Researchers at McGill University Health Centre (MUHC) in Canada developed a new tool to diagnose cachexia — also called wasting syndrome. It’s characterized by weight loss, muscle atrophy, fatigue, weakness, and a significant loss of appetite in someone who is not trying to lose weight, mainly in cancer patients. The tool may also be used in cachexia resulting from chronic diseases such as multiple sclerosis (MS).
The study, “Use of routinely available clinical, nutritional, and functional criteria to classify cachexia in advanced cancer patients,” was published in the journal Clinical Nutrition.
Cachexia is highly prevalent in patients with cancer and chronic diseases, and it is responsible for about one-third of deaths in cancer patients. Due to the heterogeneous features of cancer cachexia, its identification and classification are a challenge to physicians.
Patients with cachexia often do not respond well to treatments and are often hospitalized. They generally have a poor overall quality of life and experience pain and fatigue. It also becomes more difficult for them to perform regular daily activities. Cachexia, at least in more advanced stages, cannot be fully cured by eating more or by taking nutritional supplements.
“We are losing many cancer patients, not because of their cancer, but because their bodies have undergone important metabolic changes. In other words, they have simply stopped functioning correctly. In severe stages of cachexia, weight loss becomes very important and nutrients can no longer be absorbed or used properly by cancer patients,” Dr. Antonio Vigano, lead author of the study and firector of the Cancer Rehabilitation Program and Cachexia Clinic at MUHC, said in a news release.
“Cachexia gets worse with time and the longer we wait to address it, the harder it is to treat,” Vigano added. “Effectively diagnosing cachexia when still in its early stages can make an enormous difference for a cancer patient’s prognosis and quality of life. In order to save more lives, we need practical and accessible tools that can be effectively used by clinicians in their routine practice to identify patients with cachexia.”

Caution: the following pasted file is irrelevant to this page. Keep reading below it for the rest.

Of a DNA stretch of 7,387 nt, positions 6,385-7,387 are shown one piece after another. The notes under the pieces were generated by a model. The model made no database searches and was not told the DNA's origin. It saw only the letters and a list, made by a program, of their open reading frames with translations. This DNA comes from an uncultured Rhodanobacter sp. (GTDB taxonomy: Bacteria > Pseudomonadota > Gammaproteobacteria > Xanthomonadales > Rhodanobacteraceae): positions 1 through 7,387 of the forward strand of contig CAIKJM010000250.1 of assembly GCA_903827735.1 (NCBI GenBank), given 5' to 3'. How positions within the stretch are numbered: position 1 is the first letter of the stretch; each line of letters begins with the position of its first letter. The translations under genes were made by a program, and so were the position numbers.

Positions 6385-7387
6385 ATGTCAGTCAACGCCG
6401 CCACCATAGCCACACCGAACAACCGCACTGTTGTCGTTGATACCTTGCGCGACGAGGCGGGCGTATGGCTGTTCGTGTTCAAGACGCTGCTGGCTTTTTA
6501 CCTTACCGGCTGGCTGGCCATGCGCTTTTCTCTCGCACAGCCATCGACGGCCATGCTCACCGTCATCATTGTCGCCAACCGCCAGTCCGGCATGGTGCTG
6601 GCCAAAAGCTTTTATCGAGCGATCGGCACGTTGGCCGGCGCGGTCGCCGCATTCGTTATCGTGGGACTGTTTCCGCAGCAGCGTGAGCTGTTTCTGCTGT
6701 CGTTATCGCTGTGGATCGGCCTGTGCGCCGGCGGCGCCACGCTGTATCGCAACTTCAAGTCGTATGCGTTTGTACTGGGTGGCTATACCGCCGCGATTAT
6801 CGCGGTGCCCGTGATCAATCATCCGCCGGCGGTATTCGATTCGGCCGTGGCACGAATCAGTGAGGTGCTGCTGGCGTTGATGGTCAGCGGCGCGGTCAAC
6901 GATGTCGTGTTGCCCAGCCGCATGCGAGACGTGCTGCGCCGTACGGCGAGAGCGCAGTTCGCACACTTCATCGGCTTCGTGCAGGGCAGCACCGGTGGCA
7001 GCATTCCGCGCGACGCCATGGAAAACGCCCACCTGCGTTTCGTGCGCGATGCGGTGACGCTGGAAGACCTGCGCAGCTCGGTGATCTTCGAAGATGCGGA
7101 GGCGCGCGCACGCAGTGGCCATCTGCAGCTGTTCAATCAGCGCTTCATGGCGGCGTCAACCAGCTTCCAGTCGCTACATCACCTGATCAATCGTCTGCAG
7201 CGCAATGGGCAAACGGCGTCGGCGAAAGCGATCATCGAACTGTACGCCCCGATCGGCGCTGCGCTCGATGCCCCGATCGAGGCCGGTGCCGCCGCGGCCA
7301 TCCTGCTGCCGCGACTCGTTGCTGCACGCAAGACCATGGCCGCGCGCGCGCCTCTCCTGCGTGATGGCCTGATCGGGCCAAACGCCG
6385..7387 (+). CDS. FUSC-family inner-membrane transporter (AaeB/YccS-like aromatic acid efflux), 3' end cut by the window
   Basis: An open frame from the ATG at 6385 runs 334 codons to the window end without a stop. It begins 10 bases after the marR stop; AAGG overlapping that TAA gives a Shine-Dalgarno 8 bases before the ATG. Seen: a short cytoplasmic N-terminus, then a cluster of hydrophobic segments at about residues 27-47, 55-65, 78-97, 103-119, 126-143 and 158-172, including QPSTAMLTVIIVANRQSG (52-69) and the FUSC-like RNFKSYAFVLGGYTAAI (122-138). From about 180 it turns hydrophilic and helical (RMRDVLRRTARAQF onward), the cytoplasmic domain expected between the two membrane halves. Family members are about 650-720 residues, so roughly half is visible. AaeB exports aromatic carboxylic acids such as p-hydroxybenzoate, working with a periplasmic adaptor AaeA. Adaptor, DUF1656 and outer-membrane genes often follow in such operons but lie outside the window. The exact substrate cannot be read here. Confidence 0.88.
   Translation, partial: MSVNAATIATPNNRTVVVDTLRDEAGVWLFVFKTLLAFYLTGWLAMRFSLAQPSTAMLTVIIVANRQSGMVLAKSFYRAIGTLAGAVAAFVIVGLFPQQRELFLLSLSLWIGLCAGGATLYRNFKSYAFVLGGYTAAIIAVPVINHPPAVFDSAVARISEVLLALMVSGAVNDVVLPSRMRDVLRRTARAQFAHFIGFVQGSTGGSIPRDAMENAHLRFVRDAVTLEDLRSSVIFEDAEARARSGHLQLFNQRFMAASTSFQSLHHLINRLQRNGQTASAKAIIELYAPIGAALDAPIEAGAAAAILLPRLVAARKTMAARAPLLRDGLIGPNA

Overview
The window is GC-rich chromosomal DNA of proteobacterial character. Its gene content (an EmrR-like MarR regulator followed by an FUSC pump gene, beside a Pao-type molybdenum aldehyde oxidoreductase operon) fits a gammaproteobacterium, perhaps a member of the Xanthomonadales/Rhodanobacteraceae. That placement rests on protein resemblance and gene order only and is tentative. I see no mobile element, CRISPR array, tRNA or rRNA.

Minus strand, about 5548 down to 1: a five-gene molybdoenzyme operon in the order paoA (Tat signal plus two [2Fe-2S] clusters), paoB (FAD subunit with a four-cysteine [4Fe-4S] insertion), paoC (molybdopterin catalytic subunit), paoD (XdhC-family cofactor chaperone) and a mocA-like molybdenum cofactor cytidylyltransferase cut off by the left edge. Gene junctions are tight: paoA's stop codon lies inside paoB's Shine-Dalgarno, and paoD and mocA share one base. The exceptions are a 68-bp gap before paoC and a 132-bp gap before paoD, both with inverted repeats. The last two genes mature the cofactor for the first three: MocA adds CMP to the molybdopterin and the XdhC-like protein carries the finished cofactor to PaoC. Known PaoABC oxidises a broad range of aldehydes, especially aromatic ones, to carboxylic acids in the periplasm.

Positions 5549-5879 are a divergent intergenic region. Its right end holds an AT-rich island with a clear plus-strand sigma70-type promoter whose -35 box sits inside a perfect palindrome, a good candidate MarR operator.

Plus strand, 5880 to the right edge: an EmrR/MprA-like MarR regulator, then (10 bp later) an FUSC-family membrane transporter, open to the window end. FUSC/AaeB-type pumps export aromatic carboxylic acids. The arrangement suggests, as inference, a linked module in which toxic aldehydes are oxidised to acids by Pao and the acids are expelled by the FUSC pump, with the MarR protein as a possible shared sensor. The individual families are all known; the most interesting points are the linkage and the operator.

The tool the researchers developed to diagnose cachexia in advanced cancer patients includes five clinical criteria that can be used to stage patients and predict important clinical, nutritional, and functional outcomes. The criteria include:
- Biochemistry (high C-reactive protein or leukocytes, or hypoalbuminemia, or anemia);
- Food intake (normal/decreased);
- Moderate weight loss (less than 5 percent); or
- Significant weight loss (more than 5 percent in past six months);
- Performance evaluated through a score of Eastern Cooperative Oncology Group Performance Status of 3 or more.
Vigano’s team at the McGill Nutrition and Performance Laboratory is also taking part in studies for cachexia therapies. But these therapies will only be useful if clinicians are able to properly diagnose cachexia and understand the severity of each case, he said.
“Research is still needed to understand all the causes of cachexia,” Vigano said. “Unless we can talk the same language in terms of what type of patients we are treating and the severity of their condition, it is often very difficult to make substantial progress.”
The team hopes this diagnostic tool can be applied to cancer patients and chronic disease patients, including MS, tuberculosis, chronic obstructive pulmonary disease (COPD), acquired immunodeficiency syndrome (AIDS), and chronic heart failure.
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